Microplastics in Human Blood

Microplastics are not only inhaled by us; we are also consuming them. Humans may ingest up to 52 000 microplastic particles annually, according to a 2019 article in Environmental Science & Technology, and this number rises to 121 000 when considering those that are breathed. Additionally, there is a potential for particles to find their way to reach all orangs after passing via the intestines and being absorbed into the bloodstream.

In 17 out of 22 blood samples from healthy donors, researchers discovered polymer particles between 700 nm and 500 000 nm in a study that was published earlier this year in Environment International. PET was detected in 50% of samples, polymerized styrene was found in 36%, and polyethylene was found in 23%.

Microplastics can affect cellular processes and induce oxidative stress, DNA damage, and inflammation, which can become chronic and result in major health issues. They can also attach to and deform the outer membranes of human red blood cells.

Crossing the blood-brain barrier

Microplastics were proved to reach the brain by crossing the blood-brain barrier, this was proved by animal studies in rodents.

Microplastics as a vector for chemicals and pathogens:

Microplastic might go about as a transporter for microorganisms and hazardous chemicals:

Perfluoroalkyl and polyfluoroalkyl (PFAS)

Perfluoroalkyl and polyfluoroalkyl substances (PFAS), which free-floating microplastics can adsorb, are significant water contaminants, and there are currently no safe drinking-water thresholds for them.

These substances have been related to various health issues, such as thyroid dysfunction, dyslipidemia, and cancer.

Pathogen carrier:

Microplastics may act as carriers for bacteria, viruses, and other pathogens, such as the rotavirus, which can cause diarrhea, especially in young children and infants.

According to a study published in the journal Environmental Pollution, viruses were shown to live longer when linked to synthetic particles that protected them from chlorine, ozone, and UV radiation. Rotavirus was found to bind to microplastics in freshwater for at least 2 days.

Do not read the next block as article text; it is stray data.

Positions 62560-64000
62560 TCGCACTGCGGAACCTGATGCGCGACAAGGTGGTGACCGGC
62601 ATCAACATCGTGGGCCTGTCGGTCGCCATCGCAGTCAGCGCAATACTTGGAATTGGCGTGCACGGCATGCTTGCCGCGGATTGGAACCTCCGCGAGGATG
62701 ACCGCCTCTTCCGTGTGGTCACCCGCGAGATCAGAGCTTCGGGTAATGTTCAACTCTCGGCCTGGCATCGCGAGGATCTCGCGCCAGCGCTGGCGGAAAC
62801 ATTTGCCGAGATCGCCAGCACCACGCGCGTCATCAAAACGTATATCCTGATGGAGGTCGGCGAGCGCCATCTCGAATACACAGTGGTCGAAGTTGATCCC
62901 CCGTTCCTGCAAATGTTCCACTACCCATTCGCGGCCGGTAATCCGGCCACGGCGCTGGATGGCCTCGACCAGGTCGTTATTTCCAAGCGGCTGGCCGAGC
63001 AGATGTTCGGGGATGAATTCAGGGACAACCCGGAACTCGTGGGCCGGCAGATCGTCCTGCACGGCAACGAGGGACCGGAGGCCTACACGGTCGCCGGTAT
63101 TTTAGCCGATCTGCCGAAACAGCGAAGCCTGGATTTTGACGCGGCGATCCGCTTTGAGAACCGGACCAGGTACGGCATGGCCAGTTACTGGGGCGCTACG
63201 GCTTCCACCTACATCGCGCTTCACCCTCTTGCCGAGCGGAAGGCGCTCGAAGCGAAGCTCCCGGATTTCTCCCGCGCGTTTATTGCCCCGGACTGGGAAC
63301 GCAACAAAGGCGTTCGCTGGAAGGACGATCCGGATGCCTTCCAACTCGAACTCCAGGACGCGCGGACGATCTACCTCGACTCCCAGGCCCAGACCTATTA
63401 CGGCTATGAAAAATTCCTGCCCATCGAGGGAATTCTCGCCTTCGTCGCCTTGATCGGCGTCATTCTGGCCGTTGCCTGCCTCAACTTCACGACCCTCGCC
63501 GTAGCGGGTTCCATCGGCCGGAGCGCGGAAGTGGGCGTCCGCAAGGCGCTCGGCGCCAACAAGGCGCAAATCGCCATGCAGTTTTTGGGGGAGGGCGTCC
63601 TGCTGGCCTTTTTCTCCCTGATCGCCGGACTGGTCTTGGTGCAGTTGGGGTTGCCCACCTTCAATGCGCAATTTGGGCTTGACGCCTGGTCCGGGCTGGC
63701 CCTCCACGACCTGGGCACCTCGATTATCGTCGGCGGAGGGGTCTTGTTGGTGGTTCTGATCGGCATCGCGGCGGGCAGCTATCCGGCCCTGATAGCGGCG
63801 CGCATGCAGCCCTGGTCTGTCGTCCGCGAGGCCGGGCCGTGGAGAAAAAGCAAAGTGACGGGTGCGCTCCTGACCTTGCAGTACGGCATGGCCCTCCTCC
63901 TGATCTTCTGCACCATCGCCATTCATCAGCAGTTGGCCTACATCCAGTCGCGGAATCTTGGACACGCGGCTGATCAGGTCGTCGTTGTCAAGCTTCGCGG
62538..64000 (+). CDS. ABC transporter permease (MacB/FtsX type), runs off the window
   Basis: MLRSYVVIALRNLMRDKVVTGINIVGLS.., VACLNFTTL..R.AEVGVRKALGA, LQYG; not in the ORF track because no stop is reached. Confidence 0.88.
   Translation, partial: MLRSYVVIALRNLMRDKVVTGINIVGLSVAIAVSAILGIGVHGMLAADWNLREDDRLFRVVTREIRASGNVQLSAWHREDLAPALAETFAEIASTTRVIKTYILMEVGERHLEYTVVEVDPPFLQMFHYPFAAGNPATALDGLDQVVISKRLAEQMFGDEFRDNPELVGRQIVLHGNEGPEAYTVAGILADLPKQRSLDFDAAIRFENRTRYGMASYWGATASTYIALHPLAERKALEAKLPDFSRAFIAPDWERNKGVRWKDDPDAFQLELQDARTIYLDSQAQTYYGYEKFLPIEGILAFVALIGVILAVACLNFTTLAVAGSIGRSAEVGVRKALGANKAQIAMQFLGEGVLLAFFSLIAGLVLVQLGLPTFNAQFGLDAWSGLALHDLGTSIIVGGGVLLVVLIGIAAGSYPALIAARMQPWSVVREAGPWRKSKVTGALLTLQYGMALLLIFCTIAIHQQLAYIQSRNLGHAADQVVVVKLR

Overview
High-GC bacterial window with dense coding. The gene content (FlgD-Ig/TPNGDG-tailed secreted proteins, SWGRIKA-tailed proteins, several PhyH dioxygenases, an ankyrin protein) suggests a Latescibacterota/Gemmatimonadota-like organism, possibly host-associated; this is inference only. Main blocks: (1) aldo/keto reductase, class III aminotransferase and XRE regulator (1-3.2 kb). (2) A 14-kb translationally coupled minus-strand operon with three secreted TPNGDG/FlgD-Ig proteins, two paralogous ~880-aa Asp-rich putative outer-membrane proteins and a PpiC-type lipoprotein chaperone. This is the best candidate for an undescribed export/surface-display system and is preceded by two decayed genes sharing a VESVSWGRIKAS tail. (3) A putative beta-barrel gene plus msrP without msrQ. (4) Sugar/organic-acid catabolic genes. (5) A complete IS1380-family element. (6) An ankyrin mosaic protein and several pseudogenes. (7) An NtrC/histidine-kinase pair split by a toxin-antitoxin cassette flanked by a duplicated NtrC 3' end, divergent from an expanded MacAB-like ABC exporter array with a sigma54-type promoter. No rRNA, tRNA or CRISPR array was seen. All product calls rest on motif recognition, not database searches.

What Can You Do About It?

There are several things you can do to reduce your exposure to microplastics. First, try to limit the number of plastic items you consume. Second, wash your hands frequently with soap and water. Third, choose reusable bags when shopping at stores where plastic bags are not provided. Fourth, consider using glass containers instead of plastic bottles. Finally, recycle any plastics you find in the trash.

Demand for action

In a 2013 Nature editorial, it was suggested that plastic garbage be labeled as hazardous waste rather than solid waste. The article, which was co-authored by several top experts on microplastics, stated that " Policies for managing plastic debris are outdated and threaten the health of people and wildlife." Microplastics are a part of the plastic debris mentioned.

The US government has recently lagged in terms of microplastic legislation. Federal legislation to control microplastic waste has slowed down since 2015's ban on plastic microbeads in cosmetics. A bill that was introduced to the House of Representatives back in 2020 with the intention of eradicating microplastics from the environment and halting future trash has been stationary ever since.


Microplastics are found everywhere in the environment, humans are exposed to them through ingestion, inhalation, or skin contact, it may be linked to diseases such as lung cancer and ulcerative colitis or may serve as a vector for toxic chemicals and pathogens.


JAMA, 2022